It seems like some of your files are hidden by default on Mac OS X Sierra. You can make your Mac show those hidden files or hide some more files by changing some of the settings manually. It just requires few steps.
For those who have recently upgraded to Sierra and willing to know the process to show/hide hidden files, here are the two easy and simplified approaches.
#Method 1: Sometimes it is better to take a long way home!
So here we go with the long way to show or hide Mac OS Sierra hidden files…
- Select ‘Finder’icon on the Mac dock, then go to Applications > Utilities and choose Terminal icon
- In the terminal window, type the command ‘defaults write com.apple.Finder AppleShowAllFiles YES’ and press enter
- Select ‘Quit Terminal’ from the terminal menu and return from the Terminal program
- Press and hold the ‘Option/alt’ key, then right click on the Finder icon in the dock and click Relaunch as shown below
This must show all the hidden files. To undo this process, meaning to hide the files again the same above steps must be followed but with a modified Terminal command which is:
‘defaults write com.apple.finder AppleShowAllFiles NO’
#Method 2: Using Aliases
Well, an Alias is a simple shortcut for one or more commands.
In this method you need to first setup the alias command for hiding and showing up the files on Mac Sierra. Later, you can just use that alias name as command any number of times. Thus reducing the long way. Below is the procedure to make the lengthy command lines to be executed in a single command:
Here is the setup to create alias commands: This is one time requirement, just set it up and use Alias every time you want to hide / show files:
- Open Terminal
- Type the command - sudo nano ~/.bash_profile
- Enter your Mac’s administration password if required, then hit return
- At the bottom of the open .bash_profile file, type the command –
‘alias showFiles='defaults write com.apple.finder AppleShowAllFiles YES; killall Finder /System/Library/CoreServices/Finder.app'
- Then type – ‘alias hideFiles='defaults write com.apple.finder AppleShowAllFiles NO; killall Finder /System/Library/CoreServices/Finder.app'
- Now press ctrl + O and hit return to save the file
- Then press ctrl + X to exit the file and return to the command line
- Type the command – ‘source ~/.bash_profile’ to refresh your profile and make the aliases available
From now on, whenever you want to show hidden files, all you need is to just type showFiles in Terminal, and hideFiles to hide the files back.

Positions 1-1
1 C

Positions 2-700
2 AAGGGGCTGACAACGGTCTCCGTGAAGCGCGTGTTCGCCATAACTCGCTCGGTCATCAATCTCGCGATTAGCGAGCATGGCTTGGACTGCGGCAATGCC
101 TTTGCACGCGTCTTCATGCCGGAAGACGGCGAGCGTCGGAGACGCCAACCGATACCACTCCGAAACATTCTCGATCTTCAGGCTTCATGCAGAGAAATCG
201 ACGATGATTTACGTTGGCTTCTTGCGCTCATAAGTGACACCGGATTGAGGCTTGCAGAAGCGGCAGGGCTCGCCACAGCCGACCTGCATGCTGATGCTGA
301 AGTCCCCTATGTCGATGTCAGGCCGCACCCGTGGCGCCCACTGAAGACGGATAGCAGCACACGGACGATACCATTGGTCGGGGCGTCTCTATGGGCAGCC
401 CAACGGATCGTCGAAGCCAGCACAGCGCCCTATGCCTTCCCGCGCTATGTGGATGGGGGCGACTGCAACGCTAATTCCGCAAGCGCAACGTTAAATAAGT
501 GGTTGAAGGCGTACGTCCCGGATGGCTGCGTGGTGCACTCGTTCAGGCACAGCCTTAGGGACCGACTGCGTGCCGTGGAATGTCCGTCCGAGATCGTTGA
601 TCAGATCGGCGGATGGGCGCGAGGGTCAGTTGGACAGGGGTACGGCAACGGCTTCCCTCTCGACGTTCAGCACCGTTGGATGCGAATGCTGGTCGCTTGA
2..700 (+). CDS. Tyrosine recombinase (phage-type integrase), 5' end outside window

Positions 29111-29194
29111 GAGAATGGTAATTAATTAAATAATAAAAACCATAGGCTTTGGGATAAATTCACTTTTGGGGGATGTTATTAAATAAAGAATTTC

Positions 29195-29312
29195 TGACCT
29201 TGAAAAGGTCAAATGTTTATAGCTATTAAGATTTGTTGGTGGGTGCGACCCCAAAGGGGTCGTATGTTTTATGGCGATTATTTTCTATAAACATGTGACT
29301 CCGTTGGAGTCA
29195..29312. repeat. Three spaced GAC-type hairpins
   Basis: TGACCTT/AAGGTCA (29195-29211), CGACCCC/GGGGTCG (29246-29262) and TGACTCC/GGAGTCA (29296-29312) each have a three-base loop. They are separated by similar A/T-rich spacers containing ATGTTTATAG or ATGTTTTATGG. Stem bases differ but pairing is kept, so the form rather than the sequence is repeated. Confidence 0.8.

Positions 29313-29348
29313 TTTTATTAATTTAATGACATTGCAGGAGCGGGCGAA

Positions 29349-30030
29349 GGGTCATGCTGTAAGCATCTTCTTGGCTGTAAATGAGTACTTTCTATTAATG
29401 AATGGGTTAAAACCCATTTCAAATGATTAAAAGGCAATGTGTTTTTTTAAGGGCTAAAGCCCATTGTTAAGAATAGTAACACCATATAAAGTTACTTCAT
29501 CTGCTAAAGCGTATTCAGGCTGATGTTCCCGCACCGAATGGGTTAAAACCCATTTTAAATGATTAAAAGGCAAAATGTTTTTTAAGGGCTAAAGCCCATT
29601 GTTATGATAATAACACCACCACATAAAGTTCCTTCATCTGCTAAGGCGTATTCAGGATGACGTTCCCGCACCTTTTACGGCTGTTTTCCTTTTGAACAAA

These are not just 2 terminal commands on Mac, if we dig in a bit deeper on Terminal commands you find many such tricks using which you can customize your Mac and master over Mac Terminal. Actually, it is also possible to make your Mac automatically restart after a crash! Here is the command to do this:
‘sudo systemsetup –setrestartfreeze’
“Sometimes, a Mac crash may turn into a major problem, due to which there are chances of losing important data. If you want to skip the crying and the yelling at this situation, then use Remo Data Recovery software for Mac and restore back entire data from a crashed Mac hard drive in simple steps.”
The Terminal commands presented in this article will boost your work flow and you can use those commands on OS X El Capitan and Yosemite, along with Sierra. The commands used in the first method might seem to be the longest set of instructions but it’s worth spending few minutes. If you wish to hide / show files very often then method #2 will be the best opt.
Senior Editor, Content Analyst and a fan of exceptional customer service. John develops and publishes instructional and informational content regarding partition management, Windows hot-fixes, data management and computer troubleshooting.
As a tenured data recovery specialist, John shares exceptional insights and blog posts about data loss and data recovery across any storage device. With 8+ years’ experience in writing for Data Recovery for both Mac OS and Windows OS computers, he is an avid learner who always wants to polish and simplify the data recovery process. John passes his free time playing Chess and reading Science Fiction novels.